Your Operating Agreement is one of the first documents your attorney will draft when forming your LLC. Learn more about the common problems in Operating Agreements and their remedies below.
Common Oversights in Operating Agreements
The vast majority of the time, the problems in Operating Agreements come down to wording. Language that is vague, irrelevant to your situation, or ambiguous in any way can create real-world problems for your LLC. Here are some common issues, along with examples of phrases to watch out for in your Operating Agreement.
LLC members must have a procedure for decision making. When an LLC has multiple members, some decisions may be made by majority. While you can specify unanimous consent under certain circumstances, clearly defining what constitutes a “majority” clarifies your agreement. Decide with your fellow members whether you want to define majority as a percentage of ownership or by number of members.
Another common problematic clause is one which states that any member may do business with the LLC absent any restriction. This can create issues if a member abuses this freedom. To avoid potential problems, specify that any member of the LLC must get majority approval before performing any transaction directly with the LLC.
These issues are particularly important for multi-member LLCs. When an LLC is formed, the Operating Agreement must spell out who the Manager is, how a Manager is selected, and what degree of control they have over the LLC. Unfortunately, clauses that give too much power to a Manager may be abused at the expense of other members or the company. A good Operating Agreement keeps managerial powers in check in the following ways:
- Eliminating vague language around Manger selection. Instead, spell out how manages are elected or removed. If voting is the method you choose, specify who is allowed to vote on this issue.
- Rephrasing wording that could allow for abuse of power. Any action where the manager is acting unilaterally should be questioned. Provisions giving a Manager exclusive control over the company are inherently problematic, and best left out of Operating Agreements. Unless you want your Manager to have the power to sell off company assets without your approval, it’s time to get clear. Specificity, again, can solve potential abuses of power. Clarify how and when company assets may be sold, including when such decisions should be put to a vote.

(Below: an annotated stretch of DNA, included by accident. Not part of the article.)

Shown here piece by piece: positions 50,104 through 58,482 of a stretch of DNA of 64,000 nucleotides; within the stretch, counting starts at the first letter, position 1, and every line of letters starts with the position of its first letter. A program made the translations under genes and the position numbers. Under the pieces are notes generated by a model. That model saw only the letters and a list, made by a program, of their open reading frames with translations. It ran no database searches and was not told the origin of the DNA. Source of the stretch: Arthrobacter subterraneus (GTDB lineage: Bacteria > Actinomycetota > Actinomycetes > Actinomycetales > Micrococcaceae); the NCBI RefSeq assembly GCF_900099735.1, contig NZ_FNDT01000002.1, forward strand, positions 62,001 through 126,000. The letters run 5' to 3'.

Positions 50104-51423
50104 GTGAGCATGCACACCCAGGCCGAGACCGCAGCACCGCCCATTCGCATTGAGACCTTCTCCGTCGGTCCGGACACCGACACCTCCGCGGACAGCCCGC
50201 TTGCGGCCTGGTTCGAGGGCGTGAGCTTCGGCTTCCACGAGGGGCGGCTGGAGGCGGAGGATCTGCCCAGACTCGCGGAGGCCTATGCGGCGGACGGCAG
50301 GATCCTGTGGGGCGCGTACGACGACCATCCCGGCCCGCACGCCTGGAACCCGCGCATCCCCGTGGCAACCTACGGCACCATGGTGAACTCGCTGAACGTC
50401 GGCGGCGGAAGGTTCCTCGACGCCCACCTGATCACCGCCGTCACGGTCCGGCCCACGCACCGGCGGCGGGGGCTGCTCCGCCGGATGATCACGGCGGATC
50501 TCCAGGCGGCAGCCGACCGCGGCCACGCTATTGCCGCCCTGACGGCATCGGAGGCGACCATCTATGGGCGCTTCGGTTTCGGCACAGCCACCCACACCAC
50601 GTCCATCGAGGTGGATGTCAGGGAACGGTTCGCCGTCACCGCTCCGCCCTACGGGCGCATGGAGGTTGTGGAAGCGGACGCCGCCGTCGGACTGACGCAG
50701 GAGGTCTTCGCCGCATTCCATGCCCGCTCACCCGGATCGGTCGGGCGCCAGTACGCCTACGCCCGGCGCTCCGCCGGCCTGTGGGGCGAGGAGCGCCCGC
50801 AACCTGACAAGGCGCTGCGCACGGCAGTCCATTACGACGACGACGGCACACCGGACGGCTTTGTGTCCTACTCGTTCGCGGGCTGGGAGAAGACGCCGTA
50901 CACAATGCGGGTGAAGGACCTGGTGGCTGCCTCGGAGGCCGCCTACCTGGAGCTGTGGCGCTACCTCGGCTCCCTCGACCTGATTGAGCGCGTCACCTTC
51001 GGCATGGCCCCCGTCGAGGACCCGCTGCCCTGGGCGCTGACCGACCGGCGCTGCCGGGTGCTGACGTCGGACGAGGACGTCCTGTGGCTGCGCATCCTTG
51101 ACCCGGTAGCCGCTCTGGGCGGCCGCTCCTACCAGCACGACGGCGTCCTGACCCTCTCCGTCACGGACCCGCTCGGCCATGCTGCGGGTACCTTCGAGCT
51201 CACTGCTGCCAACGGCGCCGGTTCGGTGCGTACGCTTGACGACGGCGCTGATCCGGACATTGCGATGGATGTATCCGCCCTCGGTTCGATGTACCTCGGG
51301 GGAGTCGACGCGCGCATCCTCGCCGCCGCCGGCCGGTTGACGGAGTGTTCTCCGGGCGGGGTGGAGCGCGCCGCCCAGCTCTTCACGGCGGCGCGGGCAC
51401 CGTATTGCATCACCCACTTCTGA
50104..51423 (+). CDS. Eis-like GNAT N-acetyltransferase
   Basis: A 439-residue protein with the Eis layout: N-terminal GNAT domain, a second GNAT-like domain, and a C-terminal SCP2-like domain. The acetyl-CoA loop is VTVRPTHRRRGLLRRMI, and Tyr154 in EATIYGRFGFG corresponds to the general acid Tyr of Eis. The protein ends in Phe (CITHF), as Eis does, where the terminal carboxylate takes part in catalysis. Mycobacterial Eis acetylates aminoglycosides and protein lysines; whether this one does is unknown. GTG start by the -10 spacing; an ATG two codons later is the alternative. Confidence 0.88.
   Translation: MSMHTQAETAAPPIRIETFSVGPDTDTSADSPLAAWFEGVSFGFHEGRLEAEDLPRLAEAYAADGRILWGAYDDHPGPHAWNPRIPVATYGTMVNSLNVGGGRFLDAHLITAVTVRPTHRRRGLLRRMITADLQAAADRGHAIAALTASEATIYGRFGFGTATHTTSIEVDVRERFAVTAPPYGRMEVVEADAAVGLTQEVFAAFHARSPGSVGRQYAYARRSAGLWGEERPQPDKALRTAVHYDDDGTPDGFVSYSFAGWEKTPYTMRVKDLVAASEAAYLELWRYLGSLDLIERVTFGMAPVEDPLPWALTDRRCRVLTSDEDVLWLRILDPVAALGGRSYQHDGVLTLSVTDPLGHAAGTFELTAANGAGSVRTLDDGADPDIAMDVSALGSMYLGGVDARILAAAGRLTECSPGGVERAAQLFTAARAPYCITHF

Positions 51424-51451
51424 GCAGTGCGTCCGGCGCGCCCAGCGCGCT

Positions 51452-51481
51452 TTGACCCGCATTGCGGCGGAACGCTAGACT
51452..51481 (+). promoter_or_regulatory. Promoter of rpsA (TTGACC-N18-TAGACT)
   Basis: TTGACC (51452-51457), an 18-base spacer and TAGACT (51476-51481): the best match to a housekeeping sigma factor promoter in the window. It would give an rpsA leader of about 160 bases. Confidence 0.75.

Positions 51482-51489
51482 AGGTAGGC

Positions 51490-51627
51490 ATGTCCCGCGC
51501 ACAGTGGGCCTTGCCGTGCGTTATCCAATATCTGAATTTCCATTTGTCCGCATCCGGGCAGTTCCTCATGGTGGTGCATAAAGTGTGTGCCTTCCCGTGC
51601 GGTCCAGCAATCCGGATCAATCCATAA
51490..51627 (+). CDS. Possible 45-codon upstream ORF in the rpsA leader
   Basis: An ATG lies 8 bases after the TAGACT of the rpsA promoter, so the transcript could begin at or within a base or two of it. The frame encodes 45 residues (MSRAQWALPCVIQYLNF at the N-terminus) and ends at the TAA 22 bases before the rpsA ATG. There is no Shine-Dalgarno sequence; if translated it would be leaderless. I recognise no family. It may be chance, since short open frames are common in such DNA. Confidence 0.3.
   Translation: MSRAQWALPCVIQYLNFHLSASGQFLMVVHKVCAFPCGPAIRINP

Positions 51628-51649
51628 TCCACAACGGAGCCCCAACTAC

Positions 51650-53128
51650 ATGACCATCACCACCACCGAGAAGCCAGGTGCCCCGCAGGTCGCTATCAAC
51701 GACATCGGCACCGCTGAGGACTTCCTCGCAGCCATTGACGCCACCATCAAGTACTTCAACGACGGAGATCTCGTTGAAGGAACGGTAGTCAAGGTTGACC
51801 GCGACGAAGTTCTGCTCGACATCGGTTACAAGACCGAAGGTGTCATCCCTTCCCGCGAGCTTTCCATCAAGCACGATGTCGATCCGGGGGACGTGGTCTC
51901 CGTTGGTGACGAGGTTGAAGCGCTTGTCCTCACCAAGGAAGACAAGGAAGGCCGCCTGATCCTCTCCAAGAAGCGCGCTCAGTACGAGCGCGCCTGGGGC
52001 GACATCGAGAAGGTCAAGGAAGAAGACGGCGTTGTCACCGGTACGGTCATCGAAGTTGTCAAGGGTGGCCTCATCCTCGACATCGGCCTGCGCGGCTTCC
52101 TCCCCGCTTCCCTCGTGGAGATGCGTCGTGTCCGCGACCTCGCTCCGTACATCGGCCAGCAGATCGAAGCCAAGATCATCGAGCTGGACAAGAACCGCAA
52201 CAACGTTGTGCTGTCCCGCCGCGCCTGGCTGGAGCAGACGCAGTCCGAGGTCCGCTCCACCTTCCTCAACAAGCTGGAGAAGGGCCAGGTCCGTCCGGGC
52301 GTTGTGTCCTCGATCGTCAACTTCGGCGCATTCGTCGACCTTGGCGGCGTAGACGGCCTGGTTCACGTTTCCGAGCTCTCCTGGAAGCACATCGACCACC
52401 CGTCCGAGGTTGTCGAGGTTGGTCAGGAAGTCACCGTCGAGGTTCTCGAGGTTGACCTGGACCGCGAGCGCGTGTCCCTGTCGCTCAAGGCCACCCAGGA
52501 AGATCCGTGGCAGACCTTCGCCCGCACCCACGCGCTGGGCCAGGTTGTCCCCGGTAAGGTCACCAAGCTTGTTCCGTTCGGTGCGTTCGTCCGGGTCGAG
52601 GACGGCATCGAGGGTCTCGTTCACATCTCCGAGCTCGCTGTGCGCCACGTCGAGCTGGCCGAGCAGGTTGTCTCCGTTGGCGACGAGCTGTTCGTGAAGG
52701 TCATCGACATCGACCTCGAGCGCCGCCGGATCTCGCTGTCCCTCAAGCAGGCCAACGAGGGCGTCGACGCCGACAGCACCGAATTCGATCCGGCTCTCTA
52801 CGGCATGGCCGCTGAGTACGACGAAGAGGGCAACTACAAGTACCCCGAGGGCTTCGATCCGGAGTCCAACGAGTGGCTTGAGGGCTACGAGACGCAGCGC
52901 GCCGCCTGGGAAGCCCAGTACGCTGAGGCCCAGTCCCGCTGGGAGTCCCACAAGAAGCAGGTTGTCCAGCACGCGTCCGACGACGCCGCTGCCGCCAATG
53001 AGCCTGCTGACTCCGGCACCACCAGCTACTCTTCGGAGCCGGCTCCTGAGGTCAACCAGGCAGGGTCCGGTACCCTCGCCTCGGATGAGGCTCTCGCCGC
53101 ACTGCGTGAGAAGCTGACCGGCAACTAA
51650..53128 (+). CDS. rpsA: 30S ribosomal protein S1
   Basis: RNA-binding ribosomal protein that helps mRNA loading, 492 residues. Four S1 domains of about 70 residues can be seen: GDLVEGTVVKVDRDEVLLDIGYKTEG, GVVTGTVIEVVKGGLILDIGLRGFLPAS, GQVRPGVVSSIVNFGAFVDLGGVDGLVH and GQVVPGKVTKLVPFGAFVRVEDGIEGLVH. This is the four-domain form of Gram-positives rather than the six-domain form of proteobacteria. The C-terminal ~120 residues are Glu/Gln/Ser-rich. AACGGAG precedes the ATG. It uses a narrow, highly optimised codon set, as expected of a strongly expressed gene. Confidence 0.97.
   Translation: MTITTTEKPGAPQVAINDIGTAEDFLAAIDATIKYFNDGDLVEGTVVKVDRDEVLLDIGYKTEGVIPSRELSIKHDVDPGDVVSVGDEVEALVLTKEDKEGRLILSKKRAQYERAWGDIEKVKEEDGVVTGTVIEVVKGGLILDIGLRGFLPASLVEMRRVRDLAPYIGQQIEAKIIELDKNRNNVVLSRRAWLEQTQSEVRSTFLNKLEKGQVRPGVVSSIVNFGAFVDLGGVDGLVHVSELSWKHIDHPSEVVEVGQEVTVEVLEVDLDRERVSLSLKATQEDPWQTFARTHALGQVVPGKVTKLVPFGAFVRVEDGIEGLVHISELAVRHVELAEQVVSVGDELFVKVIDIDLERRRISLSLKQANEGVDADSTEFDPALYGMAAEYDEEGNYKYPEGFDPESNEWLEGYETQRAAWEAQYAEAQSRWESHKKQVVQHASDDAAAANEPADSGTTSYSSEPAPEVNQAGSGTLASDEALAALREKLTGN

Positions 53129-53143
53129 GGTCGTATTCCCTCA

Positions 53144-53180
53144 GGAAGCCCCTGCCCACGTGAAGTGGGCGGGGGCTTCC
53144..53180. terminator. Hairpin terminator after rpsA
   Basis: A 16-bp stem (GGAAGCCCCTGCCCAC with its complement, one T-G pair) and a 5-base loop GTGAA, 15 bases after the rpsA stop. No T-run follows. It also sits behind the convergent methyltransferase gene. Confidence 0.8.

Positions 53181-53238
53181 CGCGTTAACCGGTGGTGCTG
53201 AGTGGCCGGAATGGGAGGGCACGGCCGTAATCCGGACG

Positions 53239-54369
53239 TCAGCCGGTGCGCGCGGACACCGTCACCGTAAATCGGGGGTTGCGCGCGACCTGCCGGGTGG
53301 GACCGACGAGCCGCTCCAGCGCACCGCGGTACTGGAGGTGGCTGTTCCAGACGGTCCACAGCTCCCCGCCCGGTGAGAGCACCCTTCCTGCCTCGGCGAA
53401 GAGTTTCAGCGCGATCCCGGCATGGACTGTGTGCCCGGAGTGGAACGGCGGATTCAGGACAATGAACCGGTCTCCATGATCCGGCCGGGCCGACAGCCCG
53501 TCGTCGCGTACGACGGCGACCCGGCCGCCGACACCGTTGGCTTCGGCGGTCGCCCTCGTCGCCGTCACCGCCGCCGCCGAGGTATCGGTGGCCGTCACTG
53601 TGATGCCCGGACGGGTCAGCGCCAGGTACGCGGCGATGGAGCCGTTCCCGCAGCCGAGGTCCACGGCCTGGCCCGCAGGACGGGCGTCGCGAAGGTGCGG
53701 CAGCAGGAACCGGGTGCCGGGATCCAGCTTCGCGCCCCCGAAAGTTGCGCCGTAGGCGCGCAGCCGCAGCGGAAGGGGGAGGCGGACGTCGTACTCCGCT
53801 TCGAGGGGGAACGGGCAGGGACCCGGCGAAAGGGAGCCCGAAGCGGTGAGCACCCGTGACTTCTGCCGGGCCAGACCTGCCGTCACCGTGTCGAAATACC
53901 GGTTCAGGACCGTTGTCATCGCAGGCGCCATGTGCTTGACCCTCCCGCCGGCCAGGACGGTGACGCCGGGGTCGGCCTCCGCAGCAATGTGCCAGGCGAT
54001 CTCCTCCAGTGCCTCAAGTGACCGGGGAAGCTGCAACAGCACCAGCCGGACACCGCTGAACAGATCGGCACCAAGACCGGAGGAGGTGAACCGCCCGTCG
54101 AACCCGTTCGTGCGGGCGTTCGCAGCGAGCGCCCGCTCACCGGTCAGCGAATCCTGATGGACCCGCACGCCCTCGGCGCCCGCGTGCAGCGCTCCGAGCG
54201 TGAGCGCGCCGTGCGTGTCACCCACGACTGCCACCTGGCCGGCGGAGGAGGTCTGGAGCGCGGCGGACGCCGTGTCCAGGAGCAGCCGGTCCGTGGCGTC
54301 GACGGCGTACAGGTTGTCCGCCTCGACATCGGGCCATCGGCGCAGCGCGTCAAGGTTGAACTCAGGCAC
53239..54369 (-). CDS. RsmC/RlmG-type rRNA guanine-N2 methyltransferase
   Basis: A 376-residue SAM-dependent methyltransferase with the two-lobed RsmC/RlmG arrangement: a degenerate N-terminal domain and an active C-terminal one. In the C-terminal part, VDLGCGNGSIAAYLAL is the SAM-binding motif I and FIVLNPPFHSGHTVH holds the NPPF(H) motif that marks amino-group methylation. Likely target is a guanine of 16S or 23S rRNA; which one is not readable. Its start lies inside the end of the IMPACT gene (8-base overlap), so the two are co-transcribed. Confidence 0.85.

- Limiting unnecessary managerial powers. Some Operating Agreements allow powers that simply should not be included. A common example is a provision stating that the manager may hire any person to work for the LLC. Requiring majority approval for new hires offers more protection. Securing majority approval for all new hires may prove burdensome for multi-member LLCs, so you may choose to apply this condition to C-suite employees and others with major decision-making powers. This approach is a practical way to ensure member power is balanced appropriately.
Bottom line: any clause that has the potential for abuse of power will catch the attention of a seasoned attorney. Lawyers who do not regularly form LLCs may be aware of the necessary parts of a legally-binding Operating Agreement, but are more likely to overlook these nuances. An experienced business attorney or real estate attorney who regularly forms LLCs is your best bet for getting what you want out of your Operating Agreement.
Avoid Operating Agreement Problems: Get Help From a Qualified Real Estate Investment Attorney
Operating Agreements are simply an example, albeit an important one, of the many documents that should be reviewed by a trained legal professional. Many prospective clients ask us if their local attorney will be sufficient for this. Most of the time, the wisest thing to do is hire legal counsel with specific experience creating LLCs for real estate asset protection purposes. While any attorney is certainly better than no attorney, the asset protection experts at Royal Legal Solutions are investors like you. Because we have our own experience crafting deals and planning for worst-case scenarios, we draw on our experience as both investors and attorneys when counseling clients.